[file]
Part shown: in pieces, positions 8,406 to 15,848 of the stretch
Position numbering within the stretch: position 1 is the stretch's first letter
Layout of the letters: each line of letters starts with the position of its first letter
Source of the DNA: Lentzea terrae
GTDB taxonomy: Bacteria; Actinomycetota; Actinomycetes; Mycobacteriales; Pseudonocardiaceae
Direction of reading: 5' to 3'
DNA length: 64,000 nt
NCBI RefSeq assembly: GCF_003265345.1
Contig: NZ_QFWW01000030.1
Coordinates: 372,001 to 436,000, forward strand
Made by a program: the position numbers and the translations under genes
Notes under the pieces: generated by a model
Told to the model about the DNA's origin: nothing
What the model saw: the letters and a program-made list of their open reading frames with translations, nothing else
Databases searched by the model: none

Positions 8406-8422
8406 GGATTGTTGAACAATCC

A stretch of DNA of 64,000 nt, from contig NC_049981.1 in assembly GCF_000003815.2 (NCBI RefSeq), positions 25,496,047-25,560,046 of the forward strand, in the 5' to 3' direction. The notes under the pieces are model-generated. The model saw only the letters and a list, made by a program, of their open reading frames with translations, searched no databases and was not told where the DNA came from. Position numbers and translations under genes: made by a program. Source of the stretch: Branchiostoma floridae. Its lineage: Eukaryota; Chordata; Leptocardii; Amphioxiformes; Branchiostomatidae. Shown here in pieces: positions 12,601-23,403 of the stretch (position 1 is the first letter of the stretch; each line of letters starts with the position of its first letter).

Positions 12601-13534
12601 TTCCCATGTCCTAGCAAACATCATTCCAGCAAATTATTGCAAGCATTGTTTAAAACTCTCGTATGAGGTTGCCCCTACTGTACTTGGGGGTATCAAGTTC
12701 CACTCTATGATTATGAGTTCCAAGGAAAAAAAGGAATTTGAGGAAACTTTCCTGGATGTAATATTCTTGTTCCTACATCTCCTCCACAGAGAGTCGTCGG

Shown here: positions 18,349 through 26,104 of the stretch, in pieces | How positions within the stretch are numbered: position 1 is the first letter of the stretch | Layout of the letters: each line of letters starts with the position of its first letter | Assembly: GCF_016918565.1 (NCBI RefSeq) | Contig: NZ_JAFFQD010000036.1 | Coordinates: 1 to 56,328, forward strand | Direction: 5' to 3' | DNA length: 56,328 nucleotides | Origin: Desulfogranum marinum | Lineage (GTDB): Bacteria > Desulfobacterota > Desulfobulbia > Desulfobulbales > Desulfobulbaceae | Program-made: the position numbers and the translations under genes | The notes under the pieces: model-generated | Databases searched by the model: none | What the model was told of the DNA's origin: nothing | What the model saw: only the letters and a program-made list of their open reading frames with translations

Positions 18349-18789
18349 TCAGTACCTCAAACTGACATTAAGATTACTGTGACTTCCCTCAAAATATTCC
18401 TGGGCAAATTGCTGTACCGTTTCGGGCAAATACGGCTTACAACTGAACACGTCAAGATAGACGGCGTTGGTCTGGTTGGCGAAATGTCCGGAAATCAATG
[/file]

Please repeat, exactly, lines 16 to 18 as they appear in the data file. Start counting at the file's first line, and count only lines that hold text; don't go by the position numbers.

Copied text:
Positions 8406-8422
8406 GGATTGTTGAACAATCC

A stretch of DNA of 64,000 nt, from contig NC_049981.1 in assembly GCF_000003815.2 (NCBI RefSeq), positions 25,496,047-25,560,046 of the forward strand, in the 5' to 3' direction. The notes under the pieces are model-generated. The model saw only the letters and a list, made by a program, of their open reading frames with translations, searched no databases and was not told where the DNA came from. Position numbers and translations under genes: made by a program. Source of the stretch: Branchiostoma floridae. Its lineage: Eukaryota; Chordata; Leptocardii; Amphioxiformes; Branchiostomatidae. Shown here in pieces: positions 12,601-23,403 of the stretch (position 1 is the first letter of the stretch; each line of letters starts with the position of its first letter).